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Cited by 20 (7 self)
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has been introduced as a generalization of a class of grammar formalisms known as mildly contextsensitive. The recognition problem for linear contextfree rewriting languages is studied at length here, presenting evidence that, even in some restricted cases, it cannot be solved efficiently. This entails the existence of a gap between, for example, tree adjoining languages and the subclass of linear contextfree rewriting languages that generalizes the former class; such a gap is attributed to "crossing configurations". A few other interesting consequences of the main result are discussed, that concern the recognition problem for linear contextfree rewriting languages.
New Approaches to Designing Public Key Cryptosystems Using OneWay Functions and TrapDoors in Finite Groups
 Journal of Cryptology
"... A symmetric key cryptosystem based on logarithmic signatures for nite permutation groups was described by the rst author in [6], and its algebraic properties were studied in [7]. In this paper we describe two possible approaches to the construction of new public key cryptosystems with message spa ..."
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Cited by 18 (1 self)
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A symmetric key cryptosystem based on logarithmic signatures for nite permutation groups was described by the rst author in [6], and its algebraic properties were studied in [7]. In this paper we describe two possible approaches to the construction of new public key cryptosystems with message space a large nite group G, using logarithmic signatures and their generalizations. The rst approach relies on the fact that permutations of the message space G induced by transversal logarithmic signatures almost always generate the full symmetric group SG on the message space. The second approach could potentially lead to new ElGamal  like systems based on trapdoor, oneway functions induced Research supported in part by National Science Foundation grant CCR9610138 y Research supported in part by NSERC grants IRC #21643196 and RGPIN # 20311498. 1 by logarithmic signaturelike objects we call meshes, which are uniform covers for G. Key words. Trapdoor oneway functions...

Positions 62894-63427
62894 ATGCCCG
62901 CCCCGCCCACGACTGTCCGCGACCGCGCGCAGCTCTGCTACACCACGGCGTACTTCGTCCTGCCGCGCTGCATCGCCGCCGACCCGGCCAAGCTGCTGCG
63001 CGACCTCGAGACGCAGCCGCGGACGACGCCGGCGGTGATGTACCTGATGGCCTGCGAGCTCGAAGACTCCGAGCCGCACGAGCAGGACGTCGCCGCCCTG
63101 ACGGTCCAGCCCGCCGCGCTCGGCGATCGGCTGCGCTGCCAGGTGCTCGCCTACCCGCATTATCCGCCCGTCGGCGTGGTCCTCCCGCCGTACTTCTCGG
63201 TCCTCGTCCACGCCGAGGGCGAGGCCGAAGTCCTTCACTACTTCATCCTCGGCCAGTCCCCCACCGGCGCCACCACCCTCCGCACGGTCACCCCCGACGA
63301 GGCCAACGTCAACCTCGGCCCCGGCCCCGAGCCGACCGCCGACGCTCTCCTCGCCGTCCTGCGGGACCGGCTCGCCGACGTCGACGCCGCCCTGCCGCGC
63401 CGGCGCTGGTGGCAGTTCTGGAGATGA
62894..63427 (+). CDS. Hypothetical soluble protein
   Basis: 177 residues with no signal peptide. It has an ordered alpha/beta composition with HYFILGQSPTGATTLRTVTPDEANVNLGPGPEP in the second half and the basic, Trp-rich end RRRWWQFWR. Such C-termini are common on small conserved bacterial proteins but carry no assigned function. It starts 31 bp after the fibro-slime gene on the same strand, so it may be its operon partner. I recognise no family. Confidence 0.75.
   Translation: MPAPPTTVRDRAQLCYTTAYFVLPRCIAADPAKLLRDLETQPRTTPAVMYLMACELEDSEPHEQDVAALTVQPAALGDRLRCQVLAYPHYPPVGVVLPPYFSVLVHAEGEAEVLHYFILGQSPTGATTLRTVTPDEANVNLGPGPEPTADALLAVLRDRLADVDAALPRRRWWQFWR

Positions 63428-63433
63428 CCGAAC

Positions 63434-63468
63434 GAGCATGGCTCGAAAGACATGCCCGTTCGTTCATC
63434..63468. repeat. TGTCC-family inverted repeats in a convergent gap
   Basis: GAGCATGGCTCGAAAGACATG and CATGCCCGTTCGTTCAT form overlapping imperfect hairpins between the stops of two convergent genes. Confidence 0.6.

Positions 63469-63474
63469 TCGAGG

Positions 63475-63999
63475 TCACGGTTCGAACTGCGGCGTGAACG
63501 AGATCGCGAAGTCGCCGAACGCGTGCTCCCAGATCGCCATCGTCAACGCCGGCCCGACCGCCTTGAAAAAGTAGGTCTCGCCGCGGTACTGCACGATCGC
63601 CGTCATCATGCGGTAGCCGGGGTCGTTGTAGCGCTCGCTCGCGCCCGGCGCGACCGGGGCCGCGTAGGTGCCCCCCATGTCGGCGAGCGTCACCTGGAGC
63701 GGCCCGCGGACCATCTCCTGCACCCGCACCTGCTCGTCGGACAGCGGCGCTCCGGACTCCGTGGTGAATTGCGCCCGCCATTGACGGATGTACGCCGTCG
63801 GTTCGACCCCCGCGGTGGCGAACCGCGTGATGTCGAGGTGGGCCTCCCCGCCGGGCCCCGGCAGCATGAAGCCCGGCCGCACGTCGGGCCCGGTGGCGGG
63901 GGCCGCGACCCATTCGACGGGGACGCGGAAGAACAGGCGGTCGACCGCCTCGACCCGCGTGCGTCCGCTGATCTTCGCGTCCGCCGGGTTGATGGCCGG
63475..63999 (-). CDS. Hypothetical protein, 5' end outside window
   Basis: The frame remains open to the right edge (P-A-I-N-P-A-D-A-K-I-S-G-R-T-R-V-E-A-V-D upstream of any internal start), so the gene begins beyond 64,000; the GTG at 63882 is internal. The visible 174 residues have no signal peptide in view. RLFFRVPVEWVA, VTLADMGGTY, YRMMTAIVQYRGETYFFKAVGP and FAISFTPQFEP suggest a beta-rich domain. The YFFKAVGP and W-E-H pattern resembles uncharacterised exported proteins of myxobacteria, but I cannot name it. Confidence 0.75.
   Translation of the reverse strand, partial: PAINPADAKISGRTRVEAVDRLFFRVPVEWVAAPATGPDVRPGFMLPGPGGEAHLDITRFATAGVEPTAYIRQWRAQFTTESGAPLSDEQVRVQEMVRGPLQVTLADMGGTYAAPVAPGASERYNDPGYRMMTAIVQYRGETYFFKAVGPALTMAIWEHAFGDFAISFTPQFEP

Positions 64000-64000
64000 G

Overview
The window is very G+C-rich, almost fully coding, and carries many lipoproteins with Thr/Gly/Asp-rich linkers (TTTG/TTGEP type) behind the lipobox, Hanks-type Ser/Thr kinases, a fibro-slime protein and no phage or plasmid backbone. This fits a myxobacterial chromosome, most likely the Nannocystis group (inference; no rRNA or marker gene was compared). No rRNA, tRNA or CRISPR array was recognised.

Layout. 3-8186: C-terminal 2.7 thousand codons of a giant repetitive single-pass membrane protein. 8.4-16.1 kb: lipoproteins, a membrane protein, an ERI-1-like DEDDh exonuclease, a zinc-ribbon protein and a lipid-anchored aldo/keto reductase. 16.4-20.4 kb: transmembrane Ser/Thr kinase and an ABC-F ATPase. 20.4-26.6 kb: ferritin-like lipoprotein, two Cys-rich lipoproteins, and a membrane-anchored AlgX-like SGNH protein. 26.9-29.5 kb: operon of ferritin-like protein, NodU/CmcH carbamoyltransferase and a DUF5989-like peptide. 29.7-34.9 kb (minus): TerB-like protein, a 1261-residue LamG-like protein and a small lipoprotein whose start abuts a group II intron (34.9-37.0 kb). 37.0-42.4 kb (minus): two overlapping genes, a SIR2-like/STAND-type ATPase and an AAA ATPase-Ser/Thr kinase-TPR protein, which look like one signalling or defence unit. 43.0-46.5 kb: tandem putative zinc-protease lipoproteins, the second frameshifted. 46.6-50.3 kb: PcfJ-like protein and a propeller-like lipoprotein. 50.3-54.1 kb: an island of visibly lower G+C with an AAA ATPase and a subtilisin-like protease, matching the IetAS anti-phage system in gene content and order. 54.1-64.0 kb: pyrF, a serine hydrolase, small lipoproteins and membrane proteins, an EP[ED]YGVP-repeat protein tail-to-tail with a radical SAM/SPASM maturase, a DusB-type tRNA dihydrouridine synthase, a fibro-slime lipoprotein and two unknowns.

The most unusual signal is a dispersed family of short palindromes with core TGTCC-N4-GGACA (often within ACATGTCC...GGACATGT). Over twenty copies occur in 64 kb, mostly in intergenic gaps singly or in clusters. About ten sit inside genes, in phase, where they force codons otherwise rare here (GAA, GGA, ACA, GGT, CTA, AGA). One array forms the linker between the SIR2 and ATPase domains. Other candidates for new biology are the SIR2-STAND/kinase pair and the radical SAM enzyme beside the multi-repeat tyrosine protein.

The Mathematics of Perfect Shuffles
 ADVANCES IN APPLIED MATHEMATICS
, 1983
"... There are two ways to perfectly shuffle a deck of 2n cards. Both methods cut the deck in half and interlace perfectly. The out shuffle 0 leaves the original top card on top. The in shuffle I leaves the original top card second from the top. Applications to the design of computer networks and card tr ..."
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Cited by 16 (3 self)
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There are two ways to perfectly shuffle a deck of 2n cards. Both methods cut the deck in half and interlace perfectly. The out shuffle 0 leaves the original top card on top. The in shuffle I leaves the original top card second from the top. Applications to the design of computer networks and card tricks are reviewed. The main result is the determination of the group (I, 0) generated by the two shuffles, for all n. If 2 n is not a power of 2, and if 2n * 12,24, then (I, 0) has index 1,2, or 4 in the Weyl group B, (the group of all 2”n! signed n x n permutation matrices). If 2n = 2“, then (I, 0) is isomorphic to a semidirect product of Zi and Z,. When 2 n = 24, (I, 0) is isomorphic to a semidirect product of 2j ’ and M,,, the Mathieu group of degree 12. When 2n = 12, (I, 0) is isomorphic to a semidirect product of Zi and the group PGL(2,5) of all linear fractional transformations over GF(5). 1. I~RODUCTI~N There are two ways to perfectly shuffle a deck of 2n cards. Both cut the deck in half and interlace perfectly. The in shuffle I leaves the original top card second from the top. The out shuffle 0 leaves the original top card on top. Let the deck be labeled (0, 1,..., n 1, n,..., 2n 1). After an in shuffle the order is (n, 0, n + 1,..., 2n 1, n 1). After an out shuffle, the order is (O,n,l,n+ l,..., n 1,2n 1). These shuffles have been used by gamblers and magicians to manipulate cards. A historical review,